Have you ever sat on the beach in the sand to let the waves wash over you? It’s peaceful (minus the sand that gets in your swimsuit) until a huge wave comes out of nowhere, crashes into you, and knocks you over. Causing you to roll around and it pulls you into the ocean. I discovered this is sort of like grief. You think you are way past grieving but then every once in a while, like a big wave, grief crashes over you.
It happened to me the other day.
Our 2 year old boy we are fostering, KD, has so much spirit, joy, energy, and is always laughing. We love him so much. Well he kept climbing on top of a cardboard box to jump off into Emily’s arms. Right before he jumps he does this cute little thing where he holds his arms out with his palms up to signal to the person to do the same. He won’t jump until he knows the person catching him is ready. I’m on one side of the box watching the action.
This time when he gets to the top he turns my way and signals to me to hold out my arms. He wants me to catch him. My heart melts with joy then quickly sinks. I so badly want to catch him but I can’t… I want to explain to him that if I was able to I would catch him over and over again whenever he wanted me to. I just don’t have the strength. Emily grabs him to help guide his jump into my lap, which is a nice alternative but it is not the same. After a few jumps he is over it and goes back to jumping to Emily. Sadness washes over me and I feel my eyes water.
I was confused by this rush of sadness and grief. I have completely accepted and even appreciate my life as a quadriplegic. I have a great life and wouldn’t go back in time to change it. I thought I had moved past grieving… Perhaps you have felt something similar to a loss in your life. I did some research and this is what I have found.
Introduced by psychiatrist Elisabeth Kübler-Ross, there are 5 stages of grieving. Denial, anger, bargaining, depression, and lastly acceptance. These stages typically occur after devastating news.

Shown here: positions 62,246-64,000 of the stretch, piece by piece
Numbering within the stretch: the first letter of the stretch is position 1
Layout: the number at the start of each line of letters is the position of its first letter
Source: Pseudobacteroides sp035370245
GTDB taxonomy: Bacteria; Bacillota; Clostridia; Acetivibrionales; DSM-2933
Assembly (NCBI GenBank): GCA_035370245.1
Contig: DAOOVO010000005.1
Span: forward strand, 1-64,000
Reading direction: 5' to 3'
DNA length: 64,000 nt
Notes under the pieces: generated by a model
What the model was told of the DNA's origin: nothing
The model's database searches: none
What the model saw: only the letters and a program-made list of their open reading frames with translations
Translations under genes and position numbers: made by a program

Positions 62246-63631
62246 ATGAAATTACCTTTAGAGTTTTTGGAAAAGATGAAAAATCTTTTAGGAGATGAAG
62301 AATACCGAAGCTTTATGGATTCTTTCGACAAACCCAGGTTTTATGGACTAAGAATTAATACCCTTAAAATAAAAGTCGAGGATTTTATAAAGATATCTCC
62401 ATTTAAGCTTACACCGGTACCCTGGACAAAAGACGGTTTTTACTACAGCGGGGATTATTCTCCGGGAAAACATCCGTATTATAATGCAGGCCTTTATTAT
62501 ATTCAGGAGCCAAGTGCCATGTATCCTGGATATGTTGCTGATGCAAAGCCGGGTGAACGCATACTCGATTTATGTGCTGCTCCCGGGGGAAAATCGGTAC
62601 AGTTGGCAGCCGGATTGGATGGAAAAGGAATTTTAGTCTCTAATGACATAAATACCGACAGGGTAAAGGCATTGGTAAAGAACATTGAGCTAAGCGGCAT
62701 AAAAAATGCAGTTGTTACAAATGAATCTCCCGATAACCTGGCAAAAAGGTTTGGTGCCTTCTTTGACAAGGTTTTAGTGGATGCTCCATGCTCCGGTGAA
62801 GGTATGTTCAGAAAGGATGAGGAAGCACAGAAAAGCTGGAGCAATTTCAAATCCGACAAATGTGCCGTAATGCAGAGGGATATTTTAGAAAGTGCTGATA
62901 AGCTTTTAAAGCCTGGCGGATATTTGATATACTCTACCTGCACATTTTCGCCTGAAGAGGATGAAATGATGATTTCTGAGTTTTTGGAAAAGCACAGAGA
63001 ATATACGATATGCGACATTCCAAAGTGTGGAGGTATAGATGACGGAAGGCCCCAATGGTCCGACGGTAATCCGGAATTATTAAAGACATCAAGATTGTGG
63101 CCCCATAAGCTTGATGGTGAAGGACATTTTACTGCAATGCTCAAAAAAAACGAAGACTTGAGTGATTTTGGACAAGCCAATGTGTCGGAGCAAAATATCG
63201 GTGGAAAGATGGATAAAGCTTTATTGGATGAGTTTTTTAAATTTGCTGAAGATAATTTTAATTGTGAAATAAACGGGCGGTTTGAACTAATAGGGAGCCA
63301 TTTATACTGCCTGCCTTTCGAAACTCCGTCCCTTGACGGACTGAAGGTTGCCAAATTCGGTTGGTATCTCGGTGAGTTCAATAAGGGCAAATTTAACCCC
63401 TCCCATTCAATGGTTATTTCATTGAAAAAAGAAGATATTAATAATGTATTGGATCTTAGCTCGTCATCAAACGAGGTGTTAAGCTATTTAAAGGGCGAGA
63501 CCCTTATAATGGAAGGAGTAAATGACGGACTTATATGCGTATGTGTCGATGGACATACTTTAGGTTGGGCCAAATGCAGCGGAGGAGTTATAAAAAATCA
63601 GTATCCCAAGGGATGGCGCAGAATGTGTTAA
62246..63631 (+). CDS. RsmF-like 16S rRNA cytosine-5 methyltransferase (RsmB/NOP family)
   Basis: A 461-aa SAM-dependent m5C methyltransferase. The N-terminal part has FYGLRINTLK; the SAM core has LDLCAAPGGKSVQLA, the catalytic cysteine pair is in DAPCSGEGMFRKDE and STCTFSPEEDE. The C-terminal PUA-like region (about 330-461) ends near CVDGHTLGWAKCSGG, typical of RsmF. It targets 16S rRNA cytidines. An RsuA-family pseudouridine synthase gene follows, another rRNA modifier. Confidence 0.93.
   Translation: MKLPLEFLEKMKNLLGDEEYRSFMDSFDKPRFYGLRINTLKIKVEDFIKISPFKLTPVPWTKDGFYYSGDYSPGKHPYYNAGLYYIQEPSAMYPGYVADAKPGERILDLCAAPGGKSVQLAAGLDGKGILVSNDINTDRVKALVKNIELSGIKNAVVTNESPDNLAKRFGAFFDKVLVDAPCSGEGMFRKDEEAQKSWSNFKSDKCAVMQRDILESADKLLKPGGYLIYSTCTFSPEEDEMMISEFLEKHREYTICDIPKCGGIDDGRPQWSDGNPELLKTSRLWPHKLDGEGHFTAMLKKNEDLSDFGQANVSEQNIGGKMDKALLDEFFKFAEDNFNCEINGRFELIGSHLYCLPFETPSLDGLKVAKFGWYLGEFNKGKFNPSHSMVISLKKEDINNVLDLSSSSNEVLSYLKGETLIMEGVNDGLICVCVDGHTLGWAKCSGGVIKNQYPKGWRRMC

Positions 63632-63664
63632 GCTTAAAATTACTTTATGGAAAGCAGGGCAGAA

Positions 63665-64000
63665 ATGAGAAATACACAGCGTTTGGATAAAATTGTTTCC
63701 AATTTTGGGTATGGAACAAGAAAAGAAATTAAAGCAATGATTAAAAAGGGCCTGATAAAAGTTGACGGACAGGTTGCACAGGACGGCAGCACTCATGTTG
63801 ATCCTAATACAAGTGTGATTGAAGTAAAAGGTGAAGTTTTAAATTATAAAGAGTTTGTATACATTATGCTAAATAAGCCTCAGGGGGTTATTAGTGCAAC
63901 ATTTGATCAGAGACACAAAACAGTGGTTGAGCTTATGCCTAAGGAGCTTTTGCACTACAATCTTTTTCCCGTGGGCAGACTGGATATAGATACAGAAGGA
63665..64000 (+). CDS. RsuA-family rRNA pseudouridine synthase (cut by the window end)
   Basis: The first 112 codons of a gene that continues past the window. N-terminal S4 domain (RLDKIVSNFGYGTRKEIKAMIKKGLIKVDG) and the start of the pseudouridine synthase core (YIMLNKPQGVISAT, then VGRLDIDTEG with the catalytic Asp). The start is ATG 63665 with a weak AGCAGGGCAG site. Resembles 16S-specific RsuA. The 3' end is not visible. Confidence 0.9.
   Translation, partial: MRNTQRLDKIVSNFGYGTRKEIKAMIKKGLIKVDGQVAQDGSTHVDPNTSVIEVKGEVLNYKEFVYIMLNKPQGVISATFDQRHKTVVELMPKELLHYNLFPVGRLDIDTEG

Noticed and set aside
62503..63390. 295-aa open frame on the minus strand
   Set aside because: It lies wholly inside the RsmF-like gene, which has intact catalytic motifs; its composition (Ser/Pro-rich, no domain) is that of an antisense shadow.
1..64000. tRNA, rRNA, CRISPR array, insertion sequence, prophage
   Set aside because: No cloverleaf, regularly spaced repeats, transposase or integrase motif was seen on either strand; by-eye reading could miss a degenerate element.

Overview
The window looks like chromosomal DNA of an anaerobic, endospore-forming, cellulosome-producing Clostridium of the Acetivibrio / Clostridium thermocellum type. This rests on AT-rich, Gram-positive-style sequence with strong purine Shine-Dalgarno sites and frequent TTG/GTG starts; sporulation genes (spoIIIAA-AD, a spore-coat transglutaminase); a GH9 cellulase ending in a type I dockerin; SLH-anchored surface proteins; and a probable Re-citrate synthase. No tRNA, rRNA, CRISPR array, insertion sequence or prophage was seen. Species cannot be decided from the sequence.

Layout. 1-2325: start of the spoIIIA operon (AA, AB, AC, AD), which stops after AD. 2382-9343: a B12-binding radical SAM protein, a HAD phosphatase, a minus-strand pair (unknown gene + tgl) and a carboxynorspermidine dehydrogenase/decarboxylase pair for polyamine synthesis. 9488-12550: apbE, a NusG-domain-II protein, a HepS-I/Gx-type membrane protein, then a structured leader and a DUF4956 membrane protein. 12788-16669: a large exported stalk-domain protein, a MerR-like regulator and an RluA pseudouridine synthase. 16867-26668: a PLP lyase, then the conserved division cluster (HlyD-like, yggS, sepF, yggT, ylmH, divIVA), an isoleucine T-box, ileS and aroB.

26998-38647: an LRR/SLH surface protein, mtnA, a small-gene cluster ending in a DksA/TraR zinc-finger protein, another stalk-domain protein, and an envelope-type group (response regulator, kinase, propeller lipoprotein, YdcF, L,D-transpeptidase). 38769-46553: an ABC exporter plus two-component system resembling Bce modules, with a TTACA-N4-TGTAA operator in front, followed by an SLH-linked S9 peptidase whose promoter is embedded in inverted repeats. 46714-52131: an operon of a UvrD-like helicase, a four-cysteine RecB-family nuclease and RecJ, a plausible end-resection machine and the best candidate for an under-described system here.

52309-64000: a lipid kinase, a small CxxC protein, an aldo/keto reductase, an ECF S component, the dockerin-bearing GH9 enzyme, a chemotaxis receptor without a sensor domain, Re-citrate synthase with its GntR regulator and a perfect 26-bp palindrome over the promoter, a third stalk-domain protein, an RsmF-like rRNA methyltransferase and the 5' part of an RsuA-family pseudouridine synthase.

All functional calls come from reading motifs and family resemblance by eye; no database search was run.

To put it into context, imagine you’re on an important work Zoom call then all of a sudden you spill coffee on your computer. It starts glitching, turns off and won’t turn back on. You might quickly go through denial “No, this can’t be happening.” Then you get angry and start hitting a bunch of buttons. Then you start pleading and bargaining “Please, please work!” After all of this sadness and hopelessness comes rushing in and you start feeling depressed about the situation. Finally, you go into acceptance and start figuring out a way to inform your client about what happened and use your phone to call back into the meeting.
This example has a resolution at the end, but unfortunately most grief is due to a permanent loss. A resolution does not exist. Therefore, just because you arrive at acceptance doesn’t mean that’s the end of the road, the solution, or the place where pain doesn’t exist. Grief is unpredictable, complex (like us), and not linear. You will have times, like I did, when grief sneaks in unexpectedly even after you have accepted it.
So the next time a grief wave hits you from out of nowhere don’t be alarmed. It happens and nothing is wrong with you. You can’t rush grief and if you short change the process can actually lead to long term painful consequences.
When I welcome grief instead of trying to quickly push it aside is when I feel a great surge of motivation to make some real changes in my life. Grief has led me to discover new ways of being active and present with my wife and kids, encouraged me to go adaptive snow skiing, changed how I handle stressful situations or arguments, and motivated me to reach out to friends and family I haven’t spoken to in some time.
So next time try to welcome grief. Don’t fight it and see what gifts it has to offer you.